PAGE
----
What is ‘self-partnered’, and could it be the new ‘single and NOT ready to mingle’?

What’s better than being with the person who knows you best? (Picture: Getty/

You may have seen this morning that Emma Watson has declared she has a new partner.

Drumroll for those who haven’t… It’s herself.

Yes, the Harry Potter actor has declared that she is single, but in a way that’s much more fun than conscious uncoupling. Instead, she claims her preferred relationship status is ‘self-partnered’.

The admission was part of an interview with British Vogue in which she was discussing her upcoming thirtieth birthday and the expectations placed on her as a result.

Speaking to Paris Lees, she said ‘If you have not built a home, if you do not have a husband, if you do not have a baby, and you are turning 30, and you’re not in some incredibly secure, stable place in your career, or you’re still figuring things out… There’s just this incredible amount of anxiety.’

Although Emma has been linked to people in the past – including Glee actor Chord Overstreet – this is probably the most candid she’s been when it comes to relationships.

She goes on to say, ‘I never believed the whole “I’m happy single” spiel. I was like, “This is totally spiel.” It took me a long time, but I’m very happy. I call it being self-partnered.’

But what makes being self-partnered, and how is it any different to being single?

Self-partnered; the new relationship status

If we look at what Emma is trying to say in this interview, it shows just why she feels the need to define a new cubby for herself outside of the world of ‘singledom’.

Pressures come from every angle for women as they get older, and it’s a lot more than your granny asking you why you haven’t got a boyfriend yet (although that it is still annoying).

The way that ‘single’ is talked about comes with an air of condolence. But not everybody does feel like that they’re inferior for being single – and those that do really shouldn’t.

Sometimes, when explaining to your smug married friends or your boss with five children (who obviously has a nanny, which is why they’re so keen on parenthood) it’s difficult to explain that, yes, you are happy without the trappings of sharing your life with another.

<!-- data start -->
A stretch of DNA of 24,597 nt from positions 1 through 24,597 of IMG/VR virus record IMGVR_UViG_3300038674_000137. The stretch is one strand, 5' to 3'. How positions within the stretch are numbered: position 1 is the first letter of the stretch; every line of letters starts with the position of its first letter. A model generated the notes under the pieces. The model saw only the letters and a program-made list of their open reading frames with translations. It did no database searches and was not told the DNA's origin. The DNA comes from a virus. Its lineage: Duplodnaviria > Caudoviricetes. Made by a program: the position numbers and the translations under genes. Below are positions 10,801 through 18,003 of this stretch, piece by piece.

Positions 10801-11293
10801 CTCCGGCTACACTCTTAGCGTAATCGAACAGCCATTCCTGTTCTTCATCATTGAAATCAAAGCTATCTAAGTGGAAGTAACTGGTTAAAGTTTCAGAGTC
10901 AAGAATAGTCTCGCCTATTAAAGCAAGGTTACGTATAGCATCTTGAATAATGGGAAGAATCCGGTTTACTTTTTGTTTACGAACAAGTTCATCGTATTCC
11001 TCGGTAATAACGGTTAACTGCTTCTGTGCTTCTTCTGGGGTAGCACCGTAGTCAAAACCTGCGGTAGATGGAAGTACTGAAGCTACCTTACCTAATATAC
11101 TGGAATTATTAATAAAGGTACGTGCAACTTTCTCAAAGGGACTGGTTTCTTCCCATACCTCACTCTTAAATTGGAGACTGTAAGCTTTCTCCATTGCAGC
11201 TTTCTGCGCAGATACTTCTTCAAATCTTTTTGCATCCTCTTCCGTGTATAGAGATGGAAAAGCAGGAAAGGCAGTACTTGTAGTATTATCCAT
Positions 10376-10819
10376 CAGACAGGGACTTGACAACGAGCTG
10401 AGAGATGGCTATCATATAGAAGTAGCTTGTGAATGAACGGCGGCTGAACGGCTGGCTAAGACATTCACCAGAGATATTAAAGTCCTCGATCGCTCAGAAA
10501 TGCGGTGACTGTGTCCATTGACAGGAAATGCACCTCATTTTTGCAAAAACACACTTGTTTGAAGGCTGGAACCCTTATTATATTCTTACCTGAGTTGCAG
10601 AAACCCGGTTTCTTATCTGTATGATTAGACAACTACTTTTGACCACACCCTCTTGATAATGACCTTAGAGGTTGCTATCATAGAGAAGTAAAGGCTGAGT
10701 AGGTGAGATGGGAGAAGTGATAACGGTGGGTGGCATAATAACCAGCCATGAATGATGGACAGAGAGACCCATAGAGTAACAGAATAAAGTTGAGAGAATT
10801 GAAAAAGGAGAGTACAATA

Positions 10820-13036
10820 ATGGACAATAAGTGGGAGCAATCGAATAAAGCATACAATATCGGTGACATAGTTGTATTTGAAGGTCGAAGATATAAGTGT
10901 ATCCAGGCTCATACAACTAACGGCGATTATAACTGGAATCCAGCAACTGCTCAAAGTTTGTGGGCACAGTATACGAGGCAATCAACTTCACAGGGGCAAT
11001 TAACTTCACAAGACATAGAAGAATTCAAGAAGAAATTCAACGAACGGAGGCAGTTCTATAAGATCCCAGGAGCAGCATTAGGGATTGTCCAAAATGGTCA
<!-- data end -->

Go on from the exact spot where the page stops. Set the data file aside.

You don’t want to brag about the fact you got to spend all of this Sunday in bed with a bag of croissants and no distractions, and it comes across as unnecessarily simpering to say you’re glad you bought yourself a new handbag this month rather than a bumper pack of nappies.

Instead of inviting those pitying smiles and ‘it’ll work out for you some day’ platitudes, it appears that Emma wanted to find a new way to label herself; a way that shows she isn’t simply waiting for the right thing to come around, and is out enjoying life.

Despite the fact that some people seem to find it revolting that a person could be happy without a romantic partner, if we look at Emma’s life, with her multitude of friends, UN campaigns, shoots for the likes of Burberry and Lancôme, and award-winning acting career, you wonder why her love life is even something worth considering for a moment.

While us mere mortals may not have the same lavish lifestyles, the term self-partnered can help emphasis everything else going on for us that doesn’t happen to involve dating.

So, whether you’ve just got your degree, are smashing it at work, or have cultivated an absolute cracker of an allotment, you can take the focus and put it back onto that.

It’s perhaps a sad thing that anyone feels the need to justify being single with a new term. But it is heartening to see that even megastars feel the pressure and want to combat it.

That’s why I have a little challenge for you lot who are sick of the pity. Next time granny asks where your date is to a family dinner, tell her you’re actually self-partnered, pull out a hand mirror, and start a vigorous makeout session with it. That should work.

At least until Facebook update their relationship status settings.

MORE: ‘Self-partnered’ or single, being a woman alone is wonderful

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